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There are many good reasons for Britain and her allies to bring some form of political stability to war-torn Libya. But sending 1,000 British troops as sacrificial lambs to the lawless shores of the northern Mediterranean is not the way to go about it.
The notion of dispatching a British force as part of a European peacekeeping mission has been knocking around Whitehall since last summer. It stems from the deepening realisation among Western leaders that, unless urgent action is taken to arrest Libya’s alarming descent into anarchy, the country will pose an ever greater threat to Europe’s own security.
Thus a plan is now under active consideration – Whitehall officials insist no final decision has yet been taken – to commit 1,000 or so British troops to Libya as part of a larger European peacekeeping force in support of the country’s new national unity government. The idea is that they will help to create a designated “Green Zone” in the centre of the capital, Tripoli, similar to one the US established in Baghdad during the Iraq campaign. This protected area will allow government departments to embark on the massive task of establishing its authority and rebuilding the country after the chaos of the past five years.
Unlike Iraq, though, Downing Street, with its well-documented aversion to committing “boots on the ground” in any circumstance, insists British forces will not be involved in front-line combat, but fulfilling purely a training role.
Try telling that to the thousands of Islamist jihadists who will flock to Libya – assuming, that is, they are not already there – to wage violent jihad against the infidel peacekeepers. It will be like Helmand all over again, with British troops desperately fighting for their lives, as happened when the Army first deployed to Afghanistan in the summer of 2006.
The proposal has already drawn fire from Crispin Blunt, the Tory MP and ex-Army officer who chairs the Foreign Affairs select committee. Mr Blunt warns that any such deployment on these terms will be a “disaster”, as British forces would be a “sitting target” for Islamic State (Isil) militants based in Libya, as well as the myriad other militias opposed to the national unity government. “It will be Lebanon in 1983 all over again.”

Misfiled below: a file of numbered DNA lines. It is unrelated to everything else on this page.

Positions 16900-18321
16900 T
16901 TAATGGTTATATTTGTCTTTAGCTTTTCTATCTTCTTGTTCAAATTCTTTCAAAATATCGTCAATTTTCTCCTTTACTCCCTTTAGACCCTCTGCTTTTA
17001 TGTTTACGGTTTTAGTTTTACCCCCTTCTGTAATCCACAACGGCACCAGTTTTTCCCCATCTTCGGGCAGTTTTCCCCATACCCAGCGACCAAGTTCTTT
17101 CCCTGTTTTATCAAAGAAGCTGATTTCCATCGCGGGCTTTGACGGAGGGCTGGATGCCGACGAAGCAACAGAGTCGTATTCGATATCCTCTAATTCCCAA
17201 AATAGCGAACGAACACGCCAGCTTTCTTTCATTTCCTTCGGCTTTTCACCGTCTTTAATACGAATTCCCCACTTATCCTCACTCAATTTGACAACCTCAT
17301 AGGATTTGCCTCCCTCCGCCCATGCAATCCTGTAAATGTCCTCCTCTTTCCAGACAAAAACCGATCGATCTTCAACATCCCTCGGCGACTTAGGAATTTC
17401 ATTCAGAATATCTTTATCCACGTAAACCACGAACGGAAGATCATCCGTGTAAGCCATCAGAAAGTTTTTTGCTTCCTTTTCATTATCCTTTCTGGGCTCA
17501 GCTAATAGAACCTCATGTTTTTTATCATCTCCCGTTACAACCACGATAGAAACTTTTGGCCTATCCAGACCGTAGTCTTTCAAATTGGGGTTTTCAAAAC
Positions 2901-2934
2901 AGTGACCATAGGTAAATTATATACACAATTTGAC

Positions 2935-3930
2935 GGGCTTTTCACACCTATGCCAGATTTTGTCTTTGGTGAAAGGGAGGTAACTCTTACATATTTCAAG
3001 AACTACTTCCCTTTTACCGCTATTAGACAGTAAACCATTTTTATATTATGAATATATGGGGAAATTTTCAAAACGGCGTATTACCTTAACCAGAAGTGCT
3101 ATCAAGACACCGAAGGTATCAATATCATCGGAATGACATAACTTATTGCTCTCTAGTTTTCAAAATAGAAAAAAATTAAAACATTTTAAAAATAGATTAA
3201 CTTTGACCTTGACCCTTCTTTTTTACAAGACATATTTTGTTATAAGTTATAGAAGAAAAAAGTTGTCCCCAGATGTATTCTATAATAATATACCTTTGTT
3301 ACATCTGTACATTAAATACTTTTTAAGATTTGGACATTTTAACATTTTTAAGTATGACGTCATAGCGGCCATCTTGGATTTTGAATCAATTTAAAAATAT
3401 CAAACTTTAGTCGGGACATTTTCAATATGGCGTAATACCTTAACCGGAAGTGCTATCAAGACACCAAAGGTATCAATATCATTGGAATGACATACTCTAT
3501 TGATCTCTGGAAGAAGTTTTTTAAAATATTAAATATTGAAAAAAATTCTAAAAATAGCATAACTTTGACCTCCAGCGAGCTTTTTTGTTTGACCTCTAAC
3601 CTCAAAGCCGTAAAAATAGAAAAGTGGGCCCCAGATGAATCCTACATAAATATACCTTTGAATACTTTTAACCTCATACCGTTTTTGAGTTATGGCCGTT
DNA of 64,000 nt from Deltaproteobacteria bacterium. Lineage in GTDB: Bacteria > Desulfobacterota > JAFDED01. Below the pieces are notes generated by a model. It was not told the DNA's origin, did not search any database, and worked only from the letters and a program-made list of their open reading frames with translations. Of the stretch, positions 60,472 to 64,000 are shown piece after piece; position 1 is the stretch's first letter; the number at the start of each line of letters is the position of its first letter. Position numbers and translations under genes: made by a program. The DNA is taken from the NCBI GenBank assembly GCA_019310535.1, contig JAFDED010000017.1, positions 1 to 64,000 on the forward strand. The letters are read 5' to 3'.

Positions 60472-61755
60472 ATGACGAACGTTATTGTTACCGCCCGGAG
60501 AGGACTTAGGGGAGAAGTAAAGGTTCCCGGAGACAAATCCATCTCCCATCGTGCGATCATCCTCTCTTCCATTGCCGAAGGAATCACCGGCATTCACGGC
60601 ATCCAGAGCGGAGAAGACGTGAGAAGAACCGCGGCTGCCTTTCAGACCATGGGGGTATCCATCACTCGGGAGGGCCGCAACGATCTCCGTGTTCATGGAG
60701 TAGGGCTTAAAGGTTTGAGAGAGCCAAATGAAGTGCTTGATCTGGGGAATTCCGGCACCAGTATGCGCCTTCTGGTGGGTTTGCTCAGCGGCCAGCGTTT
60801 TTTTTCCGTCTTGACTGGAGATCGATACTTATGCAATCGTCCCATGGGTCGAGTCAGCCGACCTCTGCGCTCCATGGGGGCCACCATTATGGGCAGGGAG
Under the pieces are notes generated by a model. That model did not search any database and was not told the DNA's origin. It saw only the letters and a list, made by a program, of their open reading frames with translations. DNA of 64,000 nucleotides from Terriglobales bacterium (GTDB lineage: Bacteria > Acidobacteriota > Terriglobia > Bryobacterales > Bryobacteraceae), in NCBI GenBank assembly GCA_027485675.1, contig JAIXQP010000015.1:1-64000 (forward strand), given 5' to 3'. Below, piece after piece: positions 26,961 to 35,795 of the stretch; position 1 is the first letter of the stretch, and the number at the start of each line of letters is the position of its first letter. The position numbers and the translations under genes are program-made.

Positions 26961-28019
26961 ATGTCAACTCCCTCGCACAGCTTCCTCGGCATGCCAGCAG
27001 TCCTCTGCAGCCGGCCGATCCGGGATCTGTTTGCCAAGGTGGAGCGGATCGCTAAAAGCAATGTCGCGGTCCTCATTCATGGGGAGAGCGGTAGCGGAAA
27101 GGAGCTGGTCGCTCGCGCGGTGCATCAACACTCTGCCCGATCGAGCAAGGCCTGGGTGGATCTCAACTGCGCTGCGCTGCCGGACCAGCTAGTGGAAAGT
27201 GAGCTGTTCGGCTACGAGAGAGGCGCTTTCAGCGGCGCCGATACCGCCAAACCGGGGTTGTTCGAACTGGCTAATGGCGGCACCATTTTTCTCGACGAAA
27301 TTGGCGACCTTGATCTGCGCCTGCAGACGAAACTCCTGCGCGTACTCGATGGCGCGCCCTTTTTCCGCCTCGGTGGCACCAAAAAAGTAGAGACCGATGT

Well, I was in Lebanon in 1983 covering the country’s bitter civil war for this newspaper. And I witnessed first-hand what happens when a well-intentioned peacekeeping force is dispatched to hostile terrain brimming with Islamic militants without the politicians giving proper consideration as to the likely consequences. In short: disaster.
Within months of the arrival of the US-led multinational peacekeeping force, 356 American and French soldiers had been killed and hundreds more injured before the Reagan administration admitted defeat and ordered their withdrawal. (The 100-strong British contingent, which spent an uncomfortable six months kicking their heels at a disused cigarette factory in Beirut’s southern suburbs, thankfully escaped without suffering serious injury.)
Looking back 30 years on, it could be argued the most enduring legacy of that ill-fated Lebanon mission has been the emergence of the Iranian-backed Hizbollah Shia militia as one of the world’s strongest and most effective terrorist organisations. In planning for any future intervention in Libya, therefore, great care needs to be taken that, no matter how good our intentions, we do not end up turning Libya into an Isil-controlled Islamic republic.
Not that some form of Western intervention isn’t necessary if the country is to stand any chance of getting back on its feet. With Libya now awash with Islamist-inspired militias and people-smuggling gangs, the newly-formed national unity government has absolutely no chance of establishing its authority – assuming, that is, it can ever persuade the warring factions to allow it to return from exile in Tunisia.
Defeating the gangs, stemming illegal migration, and preventing more attacks like the one last summer at the Tunisian resort of Sousse, in which 30 British holidaymakers died, are just a few of the compelling arguments for intervening in Libya. The challenge is how best to go about it.
For a start, any form of Western help can only be undertaken if there is a clear request from the internationally-recognised Libyan government to do so. And if such an intervention is to take place, then it must be done with the right force strength. The combined force of 6,000 or so European troops that is currently being discussed would be woefully inadequate for a country that is five times the size of France.
If we are really serious about bringing peace to Libya, a far larger force will be needed, one where regional allies such as Egypt, which also has a vested interest in eradicating Isil and criminality from its near neighbour, can make a significant contribution. Only then would we have a fighting chance of making the mission a success.
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عدد المساهمات : 5045
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تاريخ التسجيل : 08/04/2011
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